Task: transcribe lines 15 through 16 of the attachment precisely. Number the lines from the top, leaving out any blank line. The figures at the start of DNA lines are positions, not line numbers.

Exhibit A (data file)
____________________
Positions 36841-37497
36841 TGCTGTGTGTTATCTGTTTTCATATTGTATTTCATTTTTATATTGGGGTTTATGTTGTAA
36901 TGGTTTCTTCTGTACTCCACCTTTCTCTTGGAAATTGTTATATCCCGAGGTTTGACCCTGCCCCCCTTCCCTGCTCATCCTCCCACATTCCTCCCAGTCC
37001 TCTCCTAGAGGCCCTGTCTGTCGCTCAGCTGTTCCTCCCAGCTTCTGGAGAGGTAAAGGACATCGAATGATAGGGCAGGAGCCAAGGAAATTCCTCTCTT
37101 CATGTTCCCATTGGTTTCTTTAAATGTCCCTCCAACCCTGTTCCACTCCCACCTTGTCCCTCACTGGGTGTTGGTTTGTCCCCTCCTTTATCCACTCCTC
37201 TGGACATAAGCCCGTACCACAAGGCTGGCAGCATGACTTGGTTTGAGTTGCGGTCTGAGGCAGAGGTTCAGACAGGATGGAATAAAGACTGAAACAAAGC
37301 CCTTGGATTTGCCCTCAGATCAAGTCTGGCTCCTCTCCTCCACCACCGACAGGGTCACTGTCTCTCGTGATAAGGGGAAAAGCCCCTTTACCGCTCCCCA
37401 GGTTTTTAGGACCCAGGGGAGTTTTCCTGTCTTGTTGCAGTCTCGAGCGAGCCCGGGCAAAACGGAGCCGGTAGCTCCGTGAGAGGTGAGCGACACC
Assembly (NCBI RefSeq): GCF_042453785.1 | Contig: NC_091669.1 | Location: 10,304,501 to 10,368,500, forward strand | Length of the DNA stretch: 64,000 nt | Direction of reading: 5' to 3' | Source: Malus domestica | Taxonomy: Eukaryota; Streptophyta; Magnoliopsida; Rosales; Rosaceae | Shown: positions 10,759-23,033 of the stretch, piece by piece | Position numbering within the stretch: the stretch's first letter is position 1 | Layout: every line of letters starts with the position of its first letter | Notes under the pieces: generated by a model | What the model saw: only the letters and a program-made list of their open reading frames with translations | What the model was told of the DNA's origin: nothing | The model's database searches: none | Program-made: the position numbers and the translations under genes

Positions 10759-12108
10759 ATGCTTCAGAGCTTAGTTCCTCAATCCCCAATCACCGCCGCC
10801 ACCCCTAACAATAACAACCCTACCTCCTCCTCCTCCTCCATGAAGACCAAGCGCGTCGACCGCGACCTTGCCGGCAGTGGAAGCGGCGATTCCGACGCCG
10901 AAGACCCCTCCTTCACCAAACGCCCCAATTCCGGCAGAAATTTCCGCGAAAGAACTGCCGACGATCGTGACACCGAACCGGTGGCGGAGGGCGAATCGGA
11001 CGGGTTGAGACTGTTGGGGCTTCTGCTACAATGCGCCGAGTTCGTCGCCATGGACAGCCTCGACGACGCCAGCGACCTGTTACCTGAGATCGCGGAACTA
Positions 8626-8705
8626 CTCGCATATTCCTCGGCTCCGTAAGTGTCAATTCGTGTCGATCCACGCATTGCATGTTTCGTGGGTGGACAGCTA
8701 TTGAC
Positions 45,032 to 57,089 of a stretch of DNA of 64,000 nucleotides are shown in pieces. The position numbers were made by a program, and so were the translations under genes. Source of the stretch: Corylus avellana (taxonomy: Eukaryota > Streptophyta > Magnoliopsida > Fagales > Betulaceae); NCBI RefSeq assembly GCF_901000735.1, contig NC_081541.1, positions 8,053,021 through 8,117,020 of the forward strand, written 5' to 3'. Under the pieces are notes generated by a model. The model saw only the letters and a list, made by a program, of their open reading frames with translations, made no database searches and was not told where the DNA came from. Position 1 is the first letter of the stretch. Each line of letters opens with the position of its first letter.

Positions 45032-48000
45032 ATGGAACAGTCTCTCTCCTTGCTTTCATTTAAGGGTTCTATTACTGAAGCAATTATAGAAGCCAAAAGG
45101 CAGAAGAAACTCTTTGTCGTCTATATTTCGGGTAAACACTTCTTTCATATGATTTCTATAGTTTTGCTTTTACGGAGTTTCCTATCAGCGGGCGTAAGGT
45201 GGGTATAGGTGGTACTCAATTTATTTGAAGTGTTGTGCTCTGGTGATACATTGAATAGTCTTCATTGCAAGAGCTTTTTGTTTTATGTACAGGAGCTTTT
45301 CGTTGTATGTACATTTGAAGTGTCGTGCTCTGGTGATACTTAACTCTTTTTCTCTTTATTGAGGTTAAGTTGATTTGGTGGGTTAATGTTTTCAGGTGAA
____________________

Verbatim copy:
Positions 8626-8705
8626 CTCGCATATTCCTCGGCTCCGTAAGTGTCAATTCGTGTCGATCCACGCATTGCATGTTTCGTGGGTGGACAGCTA